Further reflections on the 2023 Federal Budget – through a B.C. Lens

March 30, 2023
Jock Finlayson

Canada faces several troubling and well-known structural economic problems that are headwinds to improving prosperity and citizen well-being. They include a long stretch of feeble productivity growth, a pattern of weak business investment (including declining levels of capital per worker since 2015), the fourth highest economy-wide debt burden among all advanced economies, and declining global competitiveness. The Business Council didn’t expect the 2023 Budget to address these problems squarely, and after reading the document it’s clear this expectation was met.

But the sprawling Budget did unveil several initiatives with the potential to deliver benefits to British Columbia – and some of our industries and institutions – over the next few years. Four examples are noted below.

An important caveat is that the government’s plan to run endless deficits means that Ottawa will borrow large sums of money to finance some of its proposed initiatives, thus adding to both debt-servicing costs and the debt burden that future generations will have to shoulder.

Betting Big on Clean Tech and Green Energy

On the economic and industrial development side, the main focus of Budget 2023 is supporting the Trudeau government’s climate goals by fostering the growth of Canada’s clean tech sector, helping Canadian industries reduce their carbon footprint by using innovative technologies and production processes, and speeding the development of more electric generation and transmission capacity across the country. The latter is deemed essential to enable a pivot toward low- and no-carbon electricity in place of the fossil fuel energy that now dominates in areas like transportation and the heating of buildings.

In support of the government’s aggressive climate agenda, the Budget unveils a host of tax incentives/subsidies that represent Canada’s response to the blockbuster 2022 U.S. Inflation Reduction Act. The IRA earmarked unprecedented sums to boost the U.S. clean tech industry, accelerate the shift to electric vehicles, and decarbonize the American electricity sector (which remains far more fossil fuel-based than the sector in Canada). The key new Canadian incentives are:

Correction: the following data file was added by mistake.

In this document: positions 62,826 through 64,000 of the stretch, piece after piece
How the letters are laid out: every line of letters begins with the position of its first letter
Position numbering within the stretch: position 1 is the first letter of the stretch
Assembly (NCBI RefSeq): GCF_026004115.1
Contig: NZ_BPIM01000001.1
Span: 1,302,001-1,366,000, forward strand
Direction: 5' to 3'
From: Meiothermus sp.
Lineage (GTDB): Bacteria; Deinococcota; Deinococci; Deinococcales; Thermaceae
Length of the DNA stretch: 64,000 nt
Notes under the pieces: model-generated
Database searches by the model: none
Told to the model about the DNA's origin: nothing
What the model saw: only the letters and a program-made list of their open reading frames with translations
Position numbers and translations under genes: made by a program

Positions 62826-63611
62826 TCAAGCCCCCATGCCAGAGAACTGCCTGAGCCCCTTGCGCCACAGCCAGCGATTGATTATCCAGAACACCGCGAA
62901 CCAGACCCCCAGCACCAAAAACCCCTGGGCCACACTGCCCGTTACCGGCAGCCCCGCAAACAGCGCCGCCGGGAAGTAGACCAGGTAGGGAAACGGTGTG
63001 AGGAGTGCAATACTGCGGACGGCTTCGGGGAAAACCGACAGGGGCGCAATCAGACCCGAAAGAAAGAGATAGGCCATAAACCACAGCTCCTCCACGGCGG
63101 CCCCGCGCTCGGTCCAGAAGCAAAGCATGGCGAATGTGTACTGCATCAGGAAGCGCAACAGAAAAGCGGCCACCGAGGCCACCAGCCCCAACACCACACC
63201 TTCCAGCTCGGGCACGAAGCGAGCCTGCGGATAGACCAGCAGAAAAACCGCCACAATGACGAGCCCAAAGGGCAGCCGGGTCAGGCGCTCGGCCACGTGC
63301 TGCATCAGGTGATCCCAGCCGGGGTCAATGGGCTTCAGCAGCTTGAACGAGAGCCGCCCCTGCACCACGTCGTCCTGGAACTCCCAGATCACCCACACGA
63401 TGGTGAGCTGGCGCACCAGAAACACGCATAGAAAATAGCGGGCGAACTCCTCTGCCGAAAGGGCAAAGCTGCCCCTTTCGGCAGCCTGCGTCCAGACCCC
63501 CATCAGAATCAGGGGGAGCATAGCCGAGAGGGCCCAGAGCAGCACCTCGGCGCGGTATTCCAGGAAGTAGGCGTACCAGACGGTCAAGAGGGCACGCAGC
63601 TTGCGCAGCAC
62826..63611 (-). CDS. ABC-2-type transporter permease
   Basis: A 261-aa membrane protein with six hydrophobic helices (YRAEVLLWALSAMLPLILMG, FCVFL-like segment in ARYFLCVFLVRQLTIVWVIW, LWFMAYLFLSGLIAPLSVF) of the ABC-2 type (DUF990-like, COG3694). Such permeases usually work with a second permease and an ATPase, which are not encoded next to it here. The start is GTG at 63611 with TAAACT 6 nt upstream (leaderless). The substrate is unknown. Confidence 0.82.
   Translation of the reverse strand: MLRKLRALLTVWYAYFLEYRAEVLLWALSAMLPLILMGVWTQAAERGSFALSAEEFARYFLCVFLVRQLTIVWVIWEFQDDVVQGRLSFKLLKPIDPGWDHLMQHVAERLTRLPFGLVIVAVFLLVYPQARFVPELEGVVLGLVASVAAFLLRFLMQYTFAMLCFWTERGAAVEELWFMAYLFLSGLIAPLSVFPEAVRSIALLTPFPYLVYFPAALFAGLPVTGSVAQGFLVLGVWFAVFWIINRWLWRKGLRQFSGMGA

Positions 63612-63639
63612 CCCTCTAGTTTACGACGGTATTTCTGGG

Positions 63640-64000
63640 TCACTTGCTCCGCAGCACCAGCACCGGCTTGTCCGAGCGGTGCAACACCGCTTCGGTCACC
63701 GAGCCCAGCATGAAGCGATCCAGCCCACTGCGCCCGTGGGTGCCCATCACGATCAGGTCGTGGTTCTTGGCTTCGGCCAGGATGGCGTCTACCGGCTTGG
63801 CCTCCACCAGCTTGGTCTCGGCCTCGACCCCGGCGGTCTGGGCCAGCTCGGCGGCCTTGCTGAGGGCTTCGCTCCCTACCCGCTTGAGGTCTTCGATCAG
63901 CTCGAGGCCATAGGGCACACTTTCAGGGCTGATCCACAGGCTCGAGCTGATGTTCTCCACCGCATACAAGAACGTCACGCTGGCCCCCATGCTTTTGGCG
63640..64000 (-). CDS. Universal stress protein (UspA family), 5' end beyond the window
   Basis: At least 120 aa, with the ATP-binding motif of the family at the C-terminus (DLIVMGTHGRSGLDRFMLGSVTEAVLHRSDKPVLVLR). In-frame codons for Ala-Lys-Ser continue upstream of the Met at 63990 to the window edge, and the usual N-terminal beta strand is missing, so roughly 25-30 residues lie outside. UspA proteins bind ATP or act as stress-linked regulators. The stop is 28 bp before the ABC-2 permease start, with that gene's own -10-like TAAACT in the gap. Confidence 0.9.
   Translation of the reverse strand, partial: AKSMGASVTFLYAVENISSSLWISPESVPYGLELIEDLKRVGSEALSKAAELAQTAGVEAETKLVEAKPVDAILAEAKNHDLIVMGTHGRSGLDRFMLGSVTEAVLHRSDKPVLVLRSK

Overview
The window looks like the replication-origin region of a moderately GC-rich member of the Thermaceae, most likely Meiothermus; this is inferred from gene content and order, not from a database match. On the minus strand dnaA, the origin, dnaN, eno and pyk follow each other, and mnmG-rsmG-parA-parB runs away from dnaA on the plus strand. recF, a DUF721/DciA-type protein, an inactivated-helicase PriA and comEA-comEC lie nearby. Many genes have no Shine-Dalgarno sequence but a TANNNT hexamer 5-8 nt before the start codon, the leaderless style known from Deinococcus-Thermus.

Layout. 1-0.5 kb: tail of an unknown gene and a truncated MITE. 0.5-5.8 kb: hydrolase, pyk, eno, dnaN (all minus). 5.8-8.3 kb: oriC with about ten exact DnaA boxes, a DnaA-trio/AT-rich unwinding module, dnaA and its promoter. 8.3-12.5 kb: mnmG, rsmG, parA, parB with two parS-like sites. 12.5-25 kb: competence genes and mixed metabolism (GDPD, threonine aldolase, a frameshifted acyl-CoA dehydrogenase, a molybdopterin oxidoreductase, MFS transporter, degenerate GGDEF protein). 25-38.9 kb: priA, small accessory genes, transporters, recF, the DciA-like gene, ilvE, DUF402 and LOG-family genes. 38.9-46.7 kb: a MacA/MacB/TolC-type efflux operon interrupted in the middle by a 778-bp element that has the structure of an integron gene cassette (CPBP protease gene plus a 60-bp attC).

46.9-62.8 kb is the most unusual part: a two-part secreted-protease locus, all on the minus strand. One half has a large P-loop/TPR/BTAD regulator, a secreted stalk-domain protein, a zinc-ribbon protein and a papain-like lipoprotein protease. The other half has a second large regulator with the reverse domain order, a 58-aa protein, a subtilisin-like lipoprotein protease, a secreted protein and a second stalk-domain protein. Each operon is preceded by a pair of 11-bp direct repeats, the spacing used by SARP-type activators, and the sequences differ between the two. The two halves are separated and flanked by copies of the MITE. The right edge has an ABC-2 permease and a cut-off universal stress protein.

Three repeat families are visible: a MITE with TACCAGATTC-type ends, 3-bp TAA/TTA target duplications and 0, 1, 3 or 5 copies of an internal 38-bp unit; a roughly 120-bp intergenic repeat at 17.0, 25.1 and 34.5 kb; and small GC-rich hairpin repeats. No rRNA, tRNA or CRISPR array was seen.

• a Clean Technology Manufacturing Investment Tax Credit;
  • a Clean Hydrogen Investment Tax Credit;
  • an expansion of the existing Clean Technology investment Tax Credit; and,
  • a more generous tax credit for Carbon Capture, Utilization and Storage (CCUS).

The Budget also announced a new refundable Clean Electricity Investment Tax Credit that will be available to Crown-owned provincial utilities such as B.C. Hydro – a positive development for our province.

In total, the “clean energy/clean economy” incentives in Budget 2023 will amount to some $5.6 billion per year by 2026, $21 billion over five years, and as much as $80 billion over ten years.[1] Ottawa is also extending the previously announced preferential corporate income tax rate for clean tech manufacturing.

Against this backdrop, British Columbia businesses and research organizations will receive several hundred million dollars of additional tax incentive-delivered federal government financial support per year going forward. B.C. is well-positioned to gain from Ottawa’s “clean/green” agenda given our sizable clean tech industry, the demand for CCUS in the upstream natural gas and LNG sectors, and the presence of significant numbers of B.C. companies in fields like hydrogen energy, fuel cells, renewable power, smart metering, green building technologies, etc. In addition, some of B.C.’s biggest trade-oriented sectors, including mining, energy, pulp and paper, and metal fabrication, should benefit from increased federal government funding to decarbonize existing industrial activity.

Clean Electricity

In addition to the above noted incentives, Budget 2023 also signals Ottawa’s intention to take further steps to meet the federal government’s goal of transitioning to a “net-zero” Canadian electricity grid by 2035, and to expand overall electricity generation to support a broader shift away from fossil fuel energy sources. The Canada Infrastructure Bank will henceforth play a more prominent role in “electrifying” the economy by allocating another $20 billion – sourced from existing resources – “to support the building of major clean electricity and clean growth infrastructure projects.” The Budget also earmarks $3 billion over 13 years to advance various smart grid and smart renewables initiatives.